The city that usually sleeps

Apologies to the blogger, but Matthew Yglesias is absolutely right here and I’m going to quote his entire post:

My friendly neighborhood Mount Vernon Triangle blog points out that the DC City Council has passed a law allowing bars and clubs to stay open 24 hours a day during inauguration week. I recall from over the summer that St Paul did something similar for the Republican Convention.

The thinking behind this sort of thing escapes me. The basic idea seems to be that we should allow extended hours during these kind of “special” weeks because demand is high. But if during normal weeks the demand for late-night bars would be low, then why the need to prevent the bars from staying open? And if bars should be allowed to stay open longer when demand is high, why not let bars stay open as long as they want all the time and let market demand determine closing hours? I grew up in New York where things are open all the time, and miss that kind of 24 hour service. I imagine that a place like DC (or St. Paul) wouldn’t be much of a 24 hour city no matter how you regulated it. But why not give it a shot and see what happens?

The fact that Boston closes down at midnight/one/two is a huge frustration to me. There are 7-Elevens in this city THAT ACTUALLY CLOSE AT ELEVEN. I still can’t get over that. But at least that’s a corporate decision due to the wackness of certain neighborhoods and not a puritanical government edict.

If a college town proves anything, it’s that drunken stupidity can happen at noon just as easily as it can happen at 4 a.m. To try to limit the sinfulness of a populace through legislation is stupid and offensive.

Also, much scorn to whatever Harvard Square group stopped IHOP from getting a license to stay open all night in its thoroughly non-residential location. The current (soulless, consumerist, bland) character of the square would have been thoroughly defiled if waffles were available 24/7.


8 Responses to “The city that usually sleeps”

  1. indeedindeed Says:

    also, Yglesias is obviously coming to this from Manhattan v. DC, whereas I’m coming from Traverse City v. Boston. But the fact that there were as many (one) 24 hour eateries in TC (population: 25k or so) as in Boston (600,000) is crazy.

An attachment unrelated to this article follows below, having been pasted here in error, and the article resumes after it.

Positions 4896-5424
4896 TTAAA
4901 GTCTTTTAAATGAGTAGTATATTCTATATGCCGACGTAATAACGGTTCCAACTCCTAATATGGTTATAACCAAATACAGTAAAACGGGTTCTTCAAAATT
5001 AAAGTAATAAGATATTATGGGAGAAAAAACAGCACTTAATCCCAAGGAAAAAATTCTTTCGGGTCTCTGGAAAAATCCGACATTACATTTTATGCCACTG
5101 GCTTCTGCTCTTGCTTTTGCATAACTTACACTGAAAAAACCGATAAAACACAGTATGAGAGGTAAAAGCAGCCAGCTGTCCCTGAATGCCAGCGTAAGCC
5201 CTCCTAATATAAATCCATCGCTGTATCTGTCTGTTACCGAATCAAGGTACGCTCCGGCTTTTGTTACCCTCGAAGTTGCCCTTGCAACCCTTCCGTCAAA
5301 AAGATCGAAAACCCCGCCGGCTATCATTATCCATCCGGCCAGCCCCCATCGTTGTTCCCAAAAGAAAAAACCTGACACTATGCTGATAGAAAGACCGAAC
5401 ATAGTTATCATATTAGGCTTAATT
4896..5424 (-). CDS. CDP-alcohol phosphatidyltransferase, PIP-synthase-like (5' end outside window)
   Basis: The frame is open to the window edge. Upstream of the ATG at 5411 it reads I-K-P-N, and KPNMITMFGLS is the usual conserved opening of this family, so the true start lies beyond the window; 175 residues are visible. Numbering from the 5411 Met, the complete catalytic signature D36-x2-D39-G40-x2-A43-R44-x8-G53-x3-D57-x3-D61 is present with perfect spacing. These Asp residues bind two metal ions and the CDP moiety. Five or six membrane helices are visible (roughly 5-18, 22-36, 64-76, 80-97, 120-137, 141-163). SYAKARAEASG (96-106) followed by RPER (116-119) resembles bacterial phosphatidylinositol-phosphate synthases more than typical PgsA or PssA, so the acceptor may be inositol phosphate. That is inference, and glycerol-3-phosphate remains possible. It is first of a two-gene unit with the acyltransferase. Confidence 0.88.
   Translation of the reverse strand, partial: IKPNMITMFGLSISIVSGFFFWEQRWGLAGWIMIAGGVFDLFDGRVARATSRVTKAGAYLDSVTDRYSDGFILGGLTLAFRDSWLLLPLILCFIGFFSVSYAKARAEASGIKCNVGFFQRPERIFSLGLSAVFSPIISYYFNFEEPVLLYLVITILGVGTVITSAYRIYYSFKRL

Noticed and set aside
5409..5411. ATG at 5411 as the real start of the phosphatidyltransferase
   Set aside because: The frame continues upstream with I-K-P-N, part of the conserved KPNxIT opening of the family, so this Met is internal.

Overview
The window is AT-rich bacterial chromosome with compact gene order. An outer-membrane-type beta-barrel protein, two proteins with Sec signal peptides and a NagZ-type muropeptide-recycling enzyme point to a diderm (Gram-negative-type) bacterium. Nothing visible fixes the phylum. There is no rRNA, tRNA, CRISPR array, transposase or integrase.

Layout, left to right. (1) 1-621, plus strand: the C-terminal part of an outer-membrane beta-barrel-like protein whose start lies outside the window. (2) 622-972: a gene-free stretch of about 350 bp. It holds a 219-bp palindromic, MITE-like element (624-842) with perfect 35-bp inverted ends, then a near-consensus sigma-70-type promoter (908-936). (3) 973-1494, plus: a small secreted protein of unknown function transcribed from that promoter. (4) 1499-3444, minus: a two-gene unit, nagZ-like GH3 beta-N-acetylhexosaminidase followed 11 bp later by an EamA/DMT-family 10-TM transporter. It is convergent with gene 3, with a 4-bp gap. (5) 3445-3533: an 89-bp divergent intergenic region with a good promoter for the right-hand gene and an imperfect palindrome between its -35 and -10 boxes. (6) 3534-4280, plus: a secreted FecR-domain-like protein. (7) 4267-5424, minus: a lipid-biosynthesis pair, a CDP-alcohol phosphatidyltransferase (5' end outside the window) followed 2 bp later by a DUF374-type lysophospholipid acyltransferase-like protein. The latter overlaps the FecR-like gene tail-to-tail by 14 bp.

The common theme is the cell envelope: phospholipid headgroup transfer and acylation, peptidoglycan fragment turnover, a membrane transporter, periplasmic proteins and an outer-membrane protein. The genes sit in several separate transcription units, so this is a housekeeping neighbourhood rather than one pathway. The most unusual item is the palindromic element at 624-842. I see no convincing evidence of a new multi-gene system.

2. zachary Says:

    and tc has the best 7-11 in the nation, and that place is open 24/7. need chef boyardee at 3 am? see the guy with long gray hair at the 7-11 on 14th street.

  3. zachary Says:

    also, jerry, the clock is closed. its a pizza place now, g’s pizza. so i dont think tc has any 24/7 places anymore.

  4. Kenny Says:

    Bars need to have closing times for people like me’s safety. In East Lansing, bars stay open till 2 and I stay out until 2. In Chicago its 4 or 5, and I stay out till 4 or 5. I think dan is in the same boat. If the bars in Chicago never closed it’s entirely possible that Dan would never go home between Friday after work and sunday morning.

  5. indeedindeed Says:

    yeah, i know, i took a little liberty there by saying “there were as many.” hid the past tense on ya. the clock, RIP. i’ll pour a little maple syrup out for you.

  6. PenaltyBOXXX Says:

    I say to hell with closing times!

    In Warwick, RI there was 1 thing open all night. It was a Denny’s. When I was in High School, there were a few Summers I spent almost every night there. Somehow I weighed less then than I do now.

    It was just where people went at 12-5 a.m. And it made perfect sense.

    The fact that Warwick, RI, still has a better 2-5 a.m. scene than Boston infuriates me to no end.

    Every time I go to New York and it’s like 3:35 a.m. and I can still go to a Taco Bell or buy a Sabret hot dog, I mentally start packing my shit…

    I can’t wait to spend $900 a month to live in a bottle cap!

  7. indeedindeed Says:

    I thought you had already permanently retired to the suburbs.

  8. Shim Iree Says:

    Wrong. I’ll be back in Sommerville/Cambridge in April/May.

    Hey, Camrbidge has the Falafel Palace. That’s open til 3.

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